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Paper 1. Narrative Essay Overview: This first paper will be a narrative; in other words, it will be a story. As such it will have these essential items: characters, dialogue, plot, tension, and setting. You will write a story that can be fictional or autobiographical. Format: The first draft will be three typed pages, and you will bring to class 2 copies. It should have your name on every page. Ideally, it will be in MLA (Modern Language Association) format, though this is not important at that stage. See the format of the paper in the example below. Details: For your narrative, you must present a scenario wherein your character, or characters, must deal with and overcome adversity. Consider the essay “Have a Caltastic Day” as an example. In that essay, Streeter tells a success story—of a young man who springs from humble beginnings, overcomes difficult obstacles, and advances his place in the world. In your story, you too will write a story of a person who has faced difficulty. It can be any number of issues that your protagonist faces: a coming of age story involving school, friends, sports, family hardship, etc. You must have a well-developed character. You must have a plot, a clear setting, and use at least some dialogue. Again, it can be based on true events or entirely a work of the imagination. Assessment: In this story, I am looking for well-formed, clear sentences, unified and coherent paragraphs, as well as use of standard grammar, diction, and mechanics of American English. Superior essays will have a clear plot, descriptive language and have material arranged with good supporting details. Sample Paper Format Last Name 1 Your Full Name Dr. Riley-Brown ENG 110: Composition Narrative #1–Draft #1 Date Title of Paper Centered This is where the first line of your paper will go. Double space beneath your title and indent the first line of each paragraph five (5) spaces. The essay should have margins that are one each on each side. You should use Times New Roman font in 12 point font size.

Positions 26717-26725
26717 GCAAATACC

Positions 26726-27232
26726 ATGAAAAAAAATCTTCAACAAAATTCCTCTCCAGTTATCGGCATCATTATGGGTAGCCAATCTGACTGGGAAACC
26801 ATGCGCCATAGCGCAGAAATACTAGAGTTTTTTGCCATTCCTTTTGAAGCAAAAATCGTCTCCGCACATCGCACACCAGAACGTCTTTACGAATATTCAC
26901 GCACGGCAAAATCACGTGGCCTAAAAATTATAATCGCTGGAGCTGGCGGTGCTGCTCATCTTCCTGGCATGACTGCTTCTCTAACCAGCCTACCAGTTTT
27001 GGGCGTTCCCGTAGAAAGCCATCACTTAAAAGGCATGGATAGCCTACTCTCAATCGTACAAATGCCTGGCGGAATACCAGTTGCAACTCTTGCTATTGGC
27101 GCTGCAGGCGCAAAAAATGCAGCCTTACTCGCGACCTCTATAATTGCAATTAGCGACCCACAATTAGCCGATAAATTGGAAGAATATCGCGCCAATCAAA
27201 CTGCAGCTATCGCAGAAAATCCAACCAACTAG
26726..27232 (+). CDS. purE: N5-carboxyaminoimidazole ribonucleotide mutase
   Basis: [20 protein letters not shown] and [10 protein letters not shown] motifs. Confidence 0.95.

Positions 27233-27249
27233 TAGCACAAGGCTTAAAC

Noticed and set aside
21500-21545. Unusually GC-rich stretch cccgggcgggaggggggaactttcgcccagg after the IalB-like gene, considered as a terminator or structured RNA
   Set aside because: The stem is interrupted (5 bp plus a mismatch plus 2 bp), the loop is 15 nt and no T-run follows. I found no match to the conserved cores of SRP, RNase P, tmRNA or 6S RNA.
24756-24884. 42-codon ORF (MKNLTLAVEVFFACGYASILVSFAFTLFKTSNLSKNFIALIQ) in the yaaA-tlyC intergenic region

Paper 1. Narrative Essay Overview: This first paper will be a narrative; in other words, it will be a story. As such it will have these essential items: characters, dialogue, plot, tension, and setting. You will write a story that can be fictional or autobiographical. Format: The first draft will be three typed pages, and you will bring to class 2 copies. It should have your name on every page. Ideally, it will be in MLA (Modern Language Association) format, though this is not important at that stage. See the format of the paper in the example below. Details: For your narrative, you must present a scenario wherein your character, or characters, must deal with and overcome adversity. Consider the essay “Have a Caltastic Day” as an example. In that essay, Streeter tells a success story—of a young man who springs from humble beginnings, overcomes difficult obstacles, and advances his place in the world. In your story, you too will write a story of a person who has faced difficulty. It can be any number of issues that your protagonist faces: a coming of age story involving school, friends, sports, family hardship, etc. You must have a well-developed character. You must have a plot, a clear setting, and use at least some dialogue. Again, it can be based on true events or entirely a work of the imagination. Assessment: In this story, I am looking for well-formed, clear sentences, unified and coherent paragraphs, as well as use of standard grammar, diction, and mechanics of American English. Superior essays will have a clear plot, descriptive language and have material arranged with good supporting details. Sample Paper Format Last Name 1 Your Full Name Dr. Riley-Brown ENG 110: Composition Narrative #1–Draft #1 Date Title of Paper Centered This is where the first line of your paper will go. Double space beneath your title and indent the first line of each paragraph five (5) spaces. The essay should have margins that are one each on each side. You should use Times New Roman font in 12 point font size.